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Bless The Super Rich

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October 13, 2008 – Comments (12)

The Wealth Report has a blog showing the voting difference between lower and upper Richistan.

"More than three quarters of those worth $1 million to $10 million plan to vote for Sen. McCain. Only 15% plan to vote for Sen. Obama (the rest are undecided). Of those worth more than $30 million, two-thirds support Sen. Obama, while one third support Sen. McCain.

The reason? Taxes.

Among Lower Richistani’s, 88% cited tax policies as being “important” in making their decision. Only 11% cited the environment, 22% cited health care and 45% cited social issues.

Among the Upper Richistani’s supporting Sen. Obama, tax policies ranked last, with only 16% citing them as important. “Social issues” ranked first, with “policies dealing with wars” ranking second (67%) and Supreme Court nominations and health-care issues ranking next."

Back in 1980 a wise older woman said to me that she didn't care if she had to pay $100k in taxes because if she had to, she would be one of the exceptionally fortunate people in the world and would be so lucky in life to have such a tax bill.

Canada has reduced taxes and I have been opposed to it.  I am probably a larger benefactor of it, but I don't need a break, those at the bottom need the break.

Today is Canada's Thanksgiving and I am thankful for the people that are thankful for people like that wise older woman who was part of my life in my late teens.  

 

12 Comments – Post Your Own

#1) On October 13, 2008 at 9:49 PM, TheGarcipian (59.39) wrote:

You said it, D. If you're that rich, having a net worth over $1M, you really shouldn't be worrying about taxes. Putting food on your table or clothes on your back should no longer be a priority for you. Apparently, the super-rich see it this way (for those with over $30M net worth). It's a shame the rich-wannabes do not.

Besides cutting taxes at the federal level only shifts the tax burdens to the state level, not that that's a bad idea. For some services, I prefer it that way. But what gets my goat is that these people who vote the Republican ticket on the one-issue mantra of taxes; they don't see the big picture, not from the ones I've come to know and talk with. They think (defiantly!) that their overall tax rates will go down voting in the candidate who declares that he/she will cut taxes. Not true, as we've seen with Dubya's tax cuts. The $1M and up crowd got huge tax savings, while the rest of us got little if anything (two stimulus checks, whoopee! I feel so stimulated!). And in my case, my taxes actually went up because the state had to pick up where the feds left off, often at higher inefficiencies and with no economies of scale.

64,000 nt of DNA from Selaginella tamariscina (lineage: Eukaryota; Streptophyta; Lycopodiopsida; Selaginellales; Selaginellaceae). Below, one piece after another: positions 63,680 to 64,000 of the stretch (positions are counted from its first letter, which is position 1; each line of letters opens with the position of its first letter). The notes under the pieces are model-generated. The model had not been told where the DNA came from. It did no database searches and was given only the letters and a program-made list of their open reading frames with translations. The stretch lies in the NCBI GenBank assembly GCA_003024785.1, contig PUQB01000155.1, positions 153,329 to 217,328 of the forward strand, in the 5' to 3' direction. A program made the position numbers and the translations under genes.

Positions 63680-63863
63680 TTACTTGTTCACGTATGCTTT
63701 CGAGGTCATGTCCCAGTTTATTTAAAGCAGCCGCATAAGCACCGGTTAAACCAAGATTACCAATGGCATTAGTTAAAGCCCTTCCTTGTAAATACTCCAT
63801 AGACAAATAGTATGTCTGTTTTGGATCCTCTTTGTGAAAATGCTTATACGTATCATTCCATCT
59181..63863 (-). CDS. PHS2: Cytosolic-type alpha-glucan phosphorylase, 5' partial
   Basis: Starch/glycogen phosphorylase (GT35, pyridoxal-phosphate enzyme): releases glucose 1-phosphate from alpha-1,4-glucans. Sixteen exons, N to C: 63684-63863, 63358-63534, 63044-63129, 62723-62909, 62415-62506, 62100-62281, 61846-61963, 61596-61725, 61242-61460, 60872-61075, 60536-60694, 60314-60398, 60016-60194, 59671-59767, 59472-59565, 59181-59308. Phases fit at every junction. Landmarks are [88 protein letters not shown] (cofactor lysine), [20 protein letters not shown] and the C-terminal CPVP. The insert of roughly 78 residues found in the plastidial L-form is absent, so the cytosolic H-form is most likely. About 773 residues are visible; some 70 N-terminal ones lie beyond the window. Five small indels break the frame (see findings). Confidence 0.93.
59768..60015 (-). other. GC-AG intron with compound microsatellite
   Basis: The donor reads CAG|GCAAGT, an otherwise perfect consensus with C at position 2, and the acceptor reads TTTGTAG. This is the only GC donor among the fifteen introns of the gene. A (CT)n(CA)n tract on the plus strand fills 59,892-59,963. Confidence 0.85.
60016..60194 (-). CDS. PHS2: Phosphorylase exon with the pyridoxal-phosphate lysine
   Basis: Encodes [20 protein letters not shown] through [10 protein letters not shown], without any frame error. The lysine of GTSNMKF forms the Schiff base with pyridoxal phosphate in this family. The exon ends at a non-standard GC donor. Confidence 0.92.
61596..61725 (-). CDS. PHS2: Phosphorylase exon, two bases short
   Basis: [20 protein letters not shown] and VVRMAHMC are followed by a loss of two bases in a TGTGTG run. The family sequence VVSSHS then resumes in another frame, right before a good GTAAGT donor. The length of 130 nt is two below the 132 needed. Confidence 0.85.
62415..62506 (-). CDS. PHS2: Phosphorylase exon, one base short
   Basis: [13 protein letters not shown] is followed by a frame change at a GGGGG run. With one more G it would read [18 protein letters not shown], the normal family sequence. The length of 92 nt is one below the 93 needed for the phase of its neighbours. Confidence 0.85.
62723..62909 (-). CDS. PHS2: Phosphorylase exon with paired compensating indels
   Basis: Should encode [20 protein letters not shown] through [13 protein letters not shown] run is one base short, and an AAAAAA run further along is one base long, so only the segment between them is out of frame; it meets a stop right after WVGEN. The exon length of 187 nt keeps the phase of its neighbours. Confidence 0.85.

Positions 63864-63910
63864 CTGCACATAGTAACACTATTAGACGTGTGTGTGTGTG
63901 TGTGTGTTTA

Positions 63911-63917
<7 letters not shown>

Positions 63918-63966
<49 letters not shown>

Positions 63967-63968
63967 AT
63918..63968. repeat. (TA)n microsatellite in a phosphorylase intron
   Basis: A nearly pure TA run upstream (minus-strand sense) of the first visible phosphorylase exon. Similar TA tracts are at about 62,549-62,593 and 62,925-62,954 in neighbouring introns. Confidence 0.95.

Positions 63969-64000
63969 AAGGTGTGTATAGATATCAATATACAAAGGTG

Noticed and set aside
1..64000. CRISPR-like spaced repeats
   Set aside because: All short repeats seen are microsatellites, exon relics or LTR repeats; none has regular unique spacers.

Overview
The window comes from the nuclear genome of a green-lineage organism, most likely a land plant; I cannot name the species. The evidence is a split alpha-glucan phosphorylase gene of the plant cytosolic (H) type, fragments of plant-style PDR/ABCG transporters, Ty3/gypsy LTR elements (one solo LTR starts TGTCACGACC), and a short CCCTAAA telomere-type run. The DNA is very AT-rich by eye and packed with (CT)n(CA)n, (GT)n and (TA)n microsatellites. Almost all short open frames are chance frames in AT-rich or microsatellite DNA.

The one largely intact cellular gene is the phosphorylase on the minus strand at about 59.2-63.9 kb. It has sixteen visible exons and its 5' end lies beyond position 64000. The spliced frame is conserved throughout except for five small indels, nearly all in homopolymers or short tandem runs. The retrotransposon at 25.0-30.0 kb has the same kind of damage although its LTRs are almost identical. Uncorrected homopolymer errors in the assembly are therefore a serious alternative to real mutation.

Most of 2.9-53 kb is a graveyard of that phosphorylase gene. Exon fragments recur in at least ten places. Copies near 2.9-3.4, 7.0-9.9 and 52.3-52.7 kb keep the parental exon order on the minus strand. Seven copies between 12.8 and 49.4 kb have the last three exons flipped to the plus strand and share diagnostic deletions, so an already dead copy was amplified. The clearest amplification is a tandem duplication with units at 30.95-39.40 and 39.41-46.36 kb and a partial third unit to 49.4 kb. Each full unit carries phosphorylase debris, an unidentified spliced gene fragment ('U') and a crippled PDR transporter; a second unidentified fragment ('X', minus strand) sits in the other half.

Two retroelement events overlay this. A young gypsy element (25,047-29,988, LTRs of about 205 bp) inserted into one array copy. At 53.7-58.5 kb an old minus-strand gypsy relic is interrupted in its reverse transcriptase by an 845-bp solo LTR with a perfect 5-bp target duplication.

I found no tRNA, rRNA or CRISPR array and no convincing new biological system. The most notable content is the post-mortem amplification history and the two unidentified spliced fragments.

Happy Thanksgiving to you and your family. Hope it's a good one and that your tryptophan-induced coma is solid but short-lasting. :-)

--Gar

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#2) On October 13, 2008 at 9:59 PM, BCfunddude (95.00) wrote:

I'm in Canada as well, and I fully support further tax reductions. The federal government is running a budgetary surplus, and there are no indications it's about to stop. Canada's debt load has also shrunk considerably since the mid-90s, thereby lowering the interest charges on the debt. (If we were running a deficit, things might be different.) It's about time the United States came up with their own GST (thanks, Brian!).